I believe so, Anison…..just like any relationship, though, it takes work and it takes you being deliberate to make those friendships happen. Also, be praying that the Lord will reveal to you the right kind of people to invest in. And that He would bring God-loving people into your life!

  4. This is a good start Debra for beginning the conversation of having this less friends model in life. Good article.

    Now you just need to write an article about how to do that and the steps to take forward to accomplish that.

    That would be an excellent article to read. 😊

    1. Author

      That’s a great idea, Parker….that’s a good idea for a follow up article.

      But for now, I think the bottom line is choosing who you will spend your time with and your emotions on – and taking initiative to ask those people to connect with you in a deliberate way. If you have 10 hours a week to socialize, those 10 hours are going to get filled intentionally, or unintentionally. Sometimes a little bit of planning and initiation can go a long way.

  5. Thanks Debra. I realize what my problem is. My closest or core friend is my Jr brother, I share almost everything about my life with him. I am a real introvert and sometimes I get overwhelmed with crowds. My best moments are the time I spend by myself. I find it very hard going out and making friends and so. This is a great article. But where can I really start. It has really been very hard for me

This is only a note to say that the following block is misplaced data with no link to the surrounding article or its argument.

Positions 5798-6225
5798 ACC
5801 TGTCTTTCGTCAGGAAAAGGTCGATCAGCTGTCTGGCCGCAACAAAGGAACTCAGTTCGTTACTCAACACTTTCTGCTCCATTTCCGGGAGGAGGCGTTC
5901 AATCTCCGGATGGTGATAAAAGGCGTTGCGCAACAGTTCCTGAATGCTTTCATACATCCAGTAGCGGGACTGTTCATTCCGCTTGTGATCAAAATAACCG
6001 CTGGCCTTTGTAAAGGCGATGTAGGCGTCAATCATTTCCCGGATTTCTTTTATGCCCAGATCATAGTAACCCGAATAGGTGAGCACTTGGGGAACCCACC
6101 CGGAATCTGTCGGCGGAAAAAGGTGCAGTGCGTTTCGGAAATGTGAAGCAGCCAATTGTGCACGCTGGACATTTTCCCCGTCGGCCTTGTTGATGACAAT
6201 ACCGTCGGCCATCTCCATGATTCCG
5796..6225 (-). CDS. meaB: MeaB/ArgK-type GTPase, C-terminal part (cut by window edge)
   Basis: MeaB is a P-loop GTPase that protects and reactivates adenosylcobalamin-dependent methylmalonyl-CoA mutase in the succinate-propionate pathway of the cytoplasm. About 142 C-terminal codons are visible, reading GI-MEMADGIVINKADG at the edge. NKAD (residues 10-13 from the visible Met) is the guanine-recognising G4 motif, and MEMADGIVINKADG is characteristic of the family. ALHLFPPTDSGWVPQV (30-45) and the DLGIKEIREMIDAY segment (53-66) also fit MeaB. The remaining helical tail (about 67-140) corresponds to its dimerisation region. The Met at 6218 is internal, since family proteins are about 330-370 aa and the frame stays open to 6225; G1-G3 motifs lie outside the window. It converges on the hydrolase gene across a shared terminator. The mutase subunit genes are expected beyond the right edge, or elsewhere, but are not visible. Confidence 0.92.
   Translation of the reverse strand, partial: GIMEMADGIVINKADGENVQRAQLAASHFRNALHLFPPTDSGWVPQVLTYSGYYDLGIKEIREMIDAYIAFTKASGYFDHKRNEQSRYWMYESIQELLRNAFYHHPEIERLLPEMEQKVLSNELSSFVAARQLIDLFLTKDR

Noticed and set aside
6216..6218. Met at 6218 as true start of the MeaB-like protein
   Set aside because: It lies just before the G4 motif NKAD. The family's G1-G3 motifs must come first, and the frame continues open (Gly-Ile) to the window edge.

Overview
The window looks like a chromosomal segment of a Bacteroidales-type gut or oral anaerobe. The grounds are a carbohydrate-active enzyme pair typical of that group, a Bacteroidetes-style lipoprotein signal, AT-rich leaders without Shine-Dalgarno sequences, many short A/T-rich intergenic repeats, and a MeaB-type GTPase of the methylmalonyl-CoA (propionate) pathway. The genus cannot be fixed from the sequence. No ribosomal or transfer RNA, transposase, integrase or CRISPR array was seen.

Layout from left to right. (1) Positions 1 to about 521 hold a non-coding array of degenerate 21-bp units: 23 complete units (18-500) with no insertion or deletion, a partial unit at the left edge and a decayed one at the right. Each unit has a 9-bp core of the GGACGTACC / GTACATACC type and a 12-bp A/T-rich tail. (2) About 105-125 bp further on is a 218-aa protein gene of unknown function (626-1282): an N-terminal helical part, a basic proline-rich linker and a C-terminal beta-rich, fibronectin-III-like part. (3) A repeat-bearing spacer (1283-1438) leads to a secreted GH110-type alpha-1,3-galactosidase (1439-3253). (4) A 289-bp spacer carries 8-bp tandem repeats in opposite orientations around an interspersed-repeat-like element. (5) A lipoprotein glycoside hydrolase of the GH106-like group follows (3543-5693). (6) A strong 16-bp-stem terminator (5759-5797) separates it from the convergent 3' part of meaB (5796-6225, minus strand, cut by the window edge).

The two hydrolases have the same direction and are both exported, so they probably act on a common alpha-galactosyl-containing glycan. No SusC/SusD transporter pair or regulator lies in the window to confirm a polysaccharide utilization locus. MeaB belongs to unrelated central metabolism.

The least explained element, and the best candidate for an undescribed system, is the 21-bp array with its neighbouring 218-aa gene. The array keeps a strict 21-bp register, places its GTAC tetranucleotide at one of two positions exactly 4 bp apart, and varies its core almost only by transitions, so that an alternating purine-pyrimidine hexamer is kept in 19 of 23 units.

6. Very timely!

    I just lost 80% of my “friends” after I went through intense illness. After 2 months, I’m still recovering, and I’ve made a massive purge of my social media involvement, which also resulted in an exodus of acquaintainces. The good thing is, I know how are truly reliable (my home church!) now. I wrote in depth about this experience, too:: http://www.fiftytwofaces.com/blog/2017/1/4/how-i-stopped-being-a-millennial-and-having-20-year-old-friends

    It left me very distrustful of people, which my ex says isn’t a bad thing since I’ve always been overly trusting anyway lol.

  7. As I was thinking on these different levels of friends…I have none in level 1 or 2 and very very few in 3. I am an outgoing person by nature, but I seem to find that people only take to that short term. I am a divorcee and I don’t do bars, my church doesn’t have a singles group or any other singles my age and therefore I stay to myself!!! And let me tell you it’s very lonely!
    It’s not like I haven’t tried to meet people or even go on a date, but is doesn’t seem to work! I don’t know how I could even get fewer friends when I basically have none now!
    I did like the article and it does make sense.

    Thanks for the blog

  8. Hi Debra – I got your workbook when you were out here in California at the Saddleback church – am I suppose to be receiving a daily email to go along with the lessons in the book? If so, please explain to me where I need to sign up for that email – thank you

  9. I appreciate you saying that God puts certain people into our lives for us to be good friends with. I was having a hard time believing that, so it was helpful to read that. It gives me more faith to find those people and trust that they are there and that God is leading me into more meaningful friendships.